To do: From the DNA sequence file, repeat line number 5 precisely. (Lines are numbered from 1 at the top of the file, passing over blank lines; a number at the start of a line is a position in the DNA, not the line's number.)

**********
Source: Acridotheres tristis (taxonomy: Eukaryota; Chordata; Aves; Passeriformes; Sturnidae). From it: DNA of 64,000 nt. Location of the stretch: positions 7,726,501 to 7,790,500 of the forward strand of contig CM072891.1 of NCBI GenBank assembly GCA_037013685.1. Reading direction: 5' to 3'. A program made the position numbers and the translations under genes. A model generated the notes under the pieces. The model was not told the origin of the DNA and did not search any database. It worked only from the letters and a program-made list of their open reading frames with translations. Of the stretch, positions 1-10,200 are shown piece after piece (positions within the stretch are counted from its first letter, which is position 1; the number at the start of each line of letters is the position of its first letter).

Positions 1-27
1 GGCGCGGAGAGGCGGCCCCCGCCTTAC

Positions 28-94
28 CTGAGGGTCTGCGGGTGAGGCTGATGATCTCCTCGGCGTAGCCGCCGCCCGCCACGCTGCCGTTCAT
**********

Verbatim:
28 CTGAGGGTCTGCGGGTGAGGCTGATGATCTCCTCGGCGTAGCCGCCGCCCGCCACGCTGCCGTTCAT